2002 Land Rover Freelander cooling system problems

Written by chris stevenson
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2002 Land Rover Freelander cooling system problems
The radiator is located in front of the engine behind the grille. (Image by Gilly Berlin; Flickr.)

Overheating problems in any car requires serious attention fast. With extreme overheating conditions, engine components can break down in a domino effect and ruin multiple systems at once. Byproducts of serious overheating include: sluggish acceleration response, heavy fuel consumption, melted bearings, piston sleeve and ring failure, plastic sensor melting, bursting head gaskets and sometimes engine compartment fires. Overheating problems manifest themselves in four senses: touch, smell, noise, and sight. An observant driver can catch the problem early, which can save thousands of pounds in repair.

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Radiator overheating

Watch your temperature gauge in the vehicle for signs that the needle is entering the yellow caution zone, or climbing higher into the red zone. A steady red indicator dash light means a general hot condition. Low to medium overheating (yellow zone) during all driving conditions can be attributed to a low radiator level. If the level is substantially low, it means a leak is present or the water has evaporated over time. Remove the radiator cap and visually inspect the level while the engine is cool. The coolant level should be up to the top of the cap neck. Fill if necessary. A Land Rover that runs constantly hot, but makes no noise or loses water, could be a rusted out and clogged radiator core (the core removes heat by dispensation and air flow). If the coolant appears rust-coloured or filled with debris, it needs to be hot-tanked or replaced. Bird feathers, mud, insects and other objects collect on the front of radiator. They should be removed with a high pressure water nozzle.

Overflow reservoir

The overflow reservoir is located in the engine compartment. Usually made of plastic and holding around 4.5 litres of coolant, it is designed to reclaim coolant from pressure exiting the radiator during engine shutoff. Lines etched or stamped on the side of reservoirs indicate the proper level, often marked "hot" and "cold." According to engine condition, fill the reservoir with coolant to the proper level line. Check the small rubber hose that leads from it to the radiator neck for tightness and leakage.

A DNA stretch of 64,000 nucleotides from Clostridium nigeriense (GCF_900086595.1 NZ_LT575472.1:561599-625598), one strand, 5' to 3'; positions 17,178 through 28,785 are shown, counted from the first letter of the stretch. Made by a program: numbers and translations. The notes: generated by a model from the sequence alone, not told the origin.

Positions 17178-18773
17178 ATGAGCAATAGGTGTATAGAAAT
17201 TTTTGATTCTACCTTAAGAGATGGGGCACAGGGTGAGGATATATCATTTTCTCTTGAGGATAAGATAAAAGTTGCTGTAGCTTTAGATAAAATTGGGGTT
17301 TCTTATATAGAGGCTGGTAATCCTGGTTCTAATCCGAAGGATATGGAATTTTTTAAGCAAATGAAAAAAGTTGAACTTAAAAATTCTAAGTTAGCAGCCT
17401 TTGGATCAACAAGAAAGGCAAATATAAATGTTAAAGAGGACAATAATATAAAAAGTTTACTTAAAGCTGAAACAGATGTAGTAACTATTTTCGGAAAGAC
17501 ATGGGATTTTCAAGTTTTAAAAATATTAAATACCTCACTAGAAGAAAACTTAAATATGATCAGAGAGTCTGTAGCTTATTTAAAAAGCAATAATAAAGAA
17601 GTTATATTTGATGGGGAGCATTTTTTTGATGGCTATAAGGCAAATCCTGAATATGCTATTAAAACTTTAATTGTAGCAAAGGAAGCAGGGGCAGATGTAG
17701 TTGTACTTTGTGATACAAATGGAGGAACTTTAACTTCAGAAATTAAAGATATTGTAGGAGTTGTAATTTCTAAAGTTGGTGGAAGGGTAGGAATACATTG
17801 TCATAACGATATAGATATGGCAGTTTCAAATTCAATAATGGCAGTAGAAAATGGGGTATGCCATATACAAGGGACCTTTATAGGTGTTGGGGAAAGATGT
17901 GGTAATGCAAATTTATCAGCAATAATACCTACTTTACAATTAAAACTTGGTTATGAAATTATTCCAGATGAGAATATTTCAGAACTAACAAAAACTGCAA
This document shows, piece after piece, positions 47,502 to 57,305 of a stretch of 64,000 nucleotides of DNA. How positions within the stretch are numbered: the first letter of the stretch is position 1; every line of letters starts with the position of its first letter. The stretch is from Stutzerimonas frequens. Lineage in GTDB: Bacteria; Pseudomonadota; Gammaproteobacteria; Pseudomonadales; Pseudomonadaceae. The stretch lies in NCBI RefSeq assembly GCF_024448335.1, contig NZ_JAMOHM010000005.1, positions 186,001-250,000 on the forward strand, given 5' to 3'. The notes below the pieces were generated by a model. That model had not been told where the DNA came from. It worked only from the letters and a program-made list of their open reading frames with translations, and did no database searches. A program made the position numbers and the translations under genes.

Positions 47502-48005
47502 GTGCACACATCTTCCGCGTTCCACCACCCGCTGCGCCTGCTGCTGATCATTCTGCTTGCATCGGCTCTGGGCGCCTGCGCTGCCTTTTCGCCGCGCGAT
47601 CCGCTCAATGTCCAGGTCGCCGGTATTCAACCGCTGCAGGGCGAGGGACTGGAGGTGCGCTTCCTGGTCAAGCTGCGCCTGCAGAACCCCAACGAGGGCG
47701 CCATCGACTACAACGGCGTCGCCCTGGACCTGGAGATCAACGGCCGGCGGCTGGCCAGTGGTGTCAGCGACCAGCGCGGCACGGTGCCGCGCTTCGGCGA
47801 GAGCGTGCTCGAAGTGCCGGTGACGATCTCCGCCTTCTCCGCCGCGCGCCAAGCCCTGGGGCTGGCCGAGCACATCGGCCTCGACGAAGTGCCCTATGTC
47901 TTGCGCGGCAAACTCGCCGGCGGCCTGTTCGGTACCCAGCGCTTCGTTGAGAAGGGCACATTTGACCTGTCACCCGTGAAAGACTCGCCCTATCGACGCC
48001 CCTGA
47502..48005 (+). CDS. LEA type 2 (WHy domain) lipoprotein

Radiator hoses

Check both upper and lower radiator hoses for condition and tightness. A puddle underneath them flags a leak. Replace cracked or leaking hoses. Most cracks and leaks will appear at the radiator neck. A hose that has bloated and increased in size means it has lost its inner wall strength. Replace all hoses with deformities.

Thermostat failure

Check the thermostat -- mounted on the front of the engine, connected to the upper radiator hose -- for leaks, white crust and rust. Stuck thermostats will many times cause a very loud thumping or knocking noise that comes from the radiator. When a thermostat sticks, the engine overheats within minutes because the cooling system is completely closed off. Applying a wooden stick to the radiator will let you feel for knocking vibrations. Replace the thermostat and gasket.

Blown head gaskets

Look at the exhaust pipe while the engine is running at operating temperature. If you see water spraying or dripping from it, this can pinpoint a bad head gasket. The engine will misfire at times with this condition. Any spark plug that has a rusted electrode indicates water has entered the cylinder. Remove the radiator cap, start the engine, and look at the water (relieve the pressure first). If you see bubbles rising, this means compression gas has entered a water passage -- evidence that a head gasket has failed. Also look for steam or smoke in the engine compartment. A "plap-plap" noise coming from the engine can be caused by a blown head gasket.

Water pump

Locate the water pump on the front side of the engine block. If the fan shaft moves in either direction it means the interior bearing has failed due to lack of lubrication or rust. Most water pumps had a pressure relief hole on their underside. Any water dripping from this hole means the bearing has worn and the seal has disintegrated. Replace the water pump with these symptoms. The water pump fan belt should have no cracks and be tight around its pulley. Tighten any loose belt, leaving about 2 cm slack. Replace belts that look frayed or cracked. A squealing noise coming from the belt indicates looseness and wear.

Electronic cooling fan and motor

With newer cars equipped with radiator-mounted electronic fans, instead of a water pump-driven fan, make sure it activates when the engine reaches operating temperature. If the fan motor does not come on with a warm or hot engine, it means the electrical relay or fan motor is bad. Isolate the failed component and replace.

Fan clutch

A fan clutch is located on many water pump-equipped vehicles. At rest, the fan blade should show resistance or drag when pressure is applied to rotate it. A fan that rotates slowly, lags with momentum, or fails to spin means that the clutch damper has worn out and should be replaced.

Igntion timing

Check the ignition timing, making sure it is set to manufacturer specifications. Overly advanced timing can overheat the engine.

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